By Julie Bozzell, Chief Research and Knowledge Services Officer, Hogan Lovells
Finding who knows what or has experience doing XYZ quickly in most law firms today is not as simple as we’d like it to be. At ILTACON in August, I participated in a panel titled “Finding a Needle in a Haystack with 21st Century Expertise Systems.” Other panelists included Kate Cain, Director of Market Intelligence at Sidley Austin LLP; Marybeth Corbett, Director of Knowledge Asset Services at WilmerHale; and Joshua Fireman of Fireman & Company.
Our session included discussion of expertise v. experience, expertise systems and solutions, why firms need expertise location tools, and the fun range of challenges that exist with implementing any such solution in a law firm. I emphasized to the audience the expertise librarians can bring to these projects based on their experience with, and love of, developing and managing controlled vocabularies and taxonomies. Along with that, librarians and information professionals have a deep passion for searching and for refining search tools to better meet our discovery needs.
ILTACON Session Description:
Expertise location systems are ubiquitous at law firms of all sizes and are key solutions that help with everything from responding to client proposals to finding the right attorney to help with a particular matter. An effective expertise location tool can be a differentiator for law firms, yet they are tricky because of the need to pull together multiple sources of information while providing clear answers. People from the trenches will share their experiences of implementing various solutions and tips and tricks to keep in mind when you’re evaluating a new solution.
By Emily R. Florio, Director of Library Services at Finnegan, Henderson, Farabow, Garrett & Dunner, LLP
From August 28 through September 1, ILTACON, the International Legal Technology Association’s annual conference, took over National Harbor, Maryland. The conference filled the immediate area with close to 200 educational sessions, presented by more than 350 speakers, on topics such as information management, business management, applications/desktop and technology operations. Just from this small sampling of topics that are of interest to ILTACON attendees, it is clear that there are opportunities for law librarians and information professionals to be involved with creating and attending programming during this event.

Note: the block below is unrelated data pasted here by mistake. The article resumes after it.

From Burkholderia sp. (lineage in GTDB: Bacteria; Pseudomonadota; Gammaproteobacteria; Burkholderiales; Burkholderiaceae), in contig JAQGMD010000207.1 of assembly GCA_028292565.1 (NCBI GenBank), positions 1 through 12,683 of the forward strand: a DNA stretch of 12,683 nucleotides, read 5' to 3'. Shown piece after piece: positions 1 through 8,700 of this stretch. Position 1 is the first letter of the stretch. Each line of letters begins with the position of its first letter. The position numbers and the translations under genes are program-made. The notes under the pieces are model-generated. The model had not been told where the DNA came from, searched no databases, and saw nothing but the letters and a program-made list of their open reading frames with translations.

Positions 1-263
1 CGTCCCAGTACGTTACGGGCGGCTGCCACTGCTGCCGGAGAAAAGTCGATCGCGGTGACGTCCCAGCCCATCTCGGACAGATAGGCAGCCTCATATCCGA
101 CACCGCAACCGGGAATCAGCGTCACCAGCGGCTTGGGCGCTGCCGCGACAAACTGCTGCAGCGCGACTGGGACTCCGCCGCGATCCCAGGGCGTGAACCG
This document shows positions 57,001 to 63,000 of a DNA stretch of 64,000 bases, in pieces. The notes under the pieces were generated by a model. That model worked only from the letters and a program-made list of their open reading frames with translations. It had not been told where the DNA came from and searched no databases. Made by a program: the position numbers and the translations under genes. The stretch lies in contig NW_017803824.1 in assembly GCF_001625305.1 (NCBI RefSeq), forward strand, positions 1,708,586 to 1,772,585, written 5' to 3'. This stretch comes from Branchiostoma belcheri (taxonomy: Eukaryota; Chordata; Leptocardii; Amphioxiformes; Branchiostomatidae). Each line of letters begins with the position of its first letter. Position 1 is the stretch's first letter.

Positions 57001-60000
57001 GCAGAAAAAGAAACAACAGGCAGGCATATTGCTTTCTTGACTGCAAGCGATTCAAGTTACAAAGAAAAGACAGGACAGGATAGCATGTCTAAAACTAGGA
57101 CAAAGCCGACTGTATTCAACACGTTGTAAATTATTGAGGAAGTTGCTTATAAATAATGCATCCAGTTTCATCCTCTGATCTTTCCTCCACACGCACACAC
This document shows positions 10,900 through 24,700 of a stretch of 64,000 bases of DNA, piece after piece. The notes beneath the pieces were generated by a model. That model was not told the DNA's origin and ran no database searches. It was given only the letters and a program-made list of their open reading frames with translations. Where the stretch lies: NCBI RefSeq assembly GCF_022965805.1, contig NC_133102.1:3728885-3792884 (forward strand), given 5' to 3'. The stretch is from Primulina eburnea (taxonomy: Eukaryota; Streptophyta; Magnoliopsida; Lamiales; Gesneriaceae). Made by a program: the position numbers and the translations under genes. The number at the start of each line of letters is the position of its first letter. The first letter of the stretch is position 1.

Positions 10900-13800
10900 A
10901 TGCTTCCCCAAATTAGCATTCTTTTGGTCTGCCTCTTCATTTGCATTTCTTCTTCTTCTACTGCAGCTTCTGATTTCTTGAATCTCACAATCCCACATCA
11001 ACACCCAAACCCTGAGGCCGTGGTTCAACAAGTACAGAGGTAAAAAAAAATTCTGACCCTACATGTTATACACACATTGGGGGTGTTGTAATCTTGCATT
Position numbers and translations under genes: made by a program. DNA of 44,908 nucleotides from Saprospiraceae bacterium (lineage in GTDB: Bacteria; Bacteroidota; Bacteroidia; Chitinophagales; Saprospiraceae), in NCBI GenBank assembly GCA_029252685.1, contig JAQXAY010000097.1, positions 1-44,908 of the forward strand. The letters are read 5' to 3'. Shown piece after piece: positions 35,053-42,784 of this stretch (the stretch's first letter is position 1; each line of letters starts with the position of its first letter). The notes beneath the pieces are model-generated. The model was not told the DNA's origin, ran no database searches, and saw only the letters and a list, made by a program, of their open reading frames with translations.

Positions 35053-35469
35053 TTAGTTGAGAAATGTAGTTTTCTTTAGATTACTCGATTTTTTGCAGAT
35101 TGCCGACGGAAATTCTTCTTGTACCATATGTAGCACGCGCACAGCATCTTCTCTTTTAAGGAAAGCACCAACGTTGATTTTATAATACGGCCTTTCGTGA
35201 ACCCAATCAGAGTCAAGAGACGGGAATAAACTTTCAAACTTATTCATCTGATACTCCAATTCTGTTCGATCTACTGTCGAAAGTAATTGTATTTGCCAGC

by Jeremy Sullivan, Manager Library Research Services at DLA Piper LLP and Co-Chair of PLLIP Summit
Private law librarians and information professionals have a long history of bringing new technologies and processes into their organizations, with an eye to enhancing service and improving client support. From the early adoption of online research platforms, to the implementation of knowledge management solutions, and through the manipulation and repurposing of big data, information professionals have a proven track record of providing practical and innovative solutions.
The question that the PLLIP Summit will strive to answer is “What’s next?” Now in its sixth year, the 2016 PLLIP Summit has the goal of taking what we have done, what we know, and who we know and putting it all to strategic use in our organizations.
As we get to the end of fall, it seemed timely to revisit associate and law student training topics discussed at this summer’s AALL Annual Meeting and see if anyone had implemented new associate training initiatives or new approaches to legal research classes this fall. The post about the Attorney Research Skills session is available here.
By Debbie Ginsberg, Educational Technology Librarian at IIT Chicago-Kent College of Law Library
“In the Wake of the Kia Audit,” a 2015 AALL session, focused on the importance of technology skills and training programs for law students and new lawyers, and on how librarians can be a part of the process.
As we get to the end of fall, it seemed timely to revisit associate and law student training topics discussed at this summer’s AALL Annual Meeting and see if anyone had implemented new associate training initiatives or new approaches to legal research classes this fall. This post covers attorney research skills, and a second post about technology training will be published next week.
by Kathy Skinner, Director of Research Services at Morrison & Foerster LLP
“Keep the conversation going” was the resounding feedback from attendees at the 2015 AALL program, “Attorney Research Skills: Join the Conversation between Law Firm and Academic Law Librarians.” Based on program responses, there’s a clear need to discuss law school and law firm research training methods and adapt them so they are more meaningful, practical, and consistent. So, how can we keep the discussion going in order to realize change?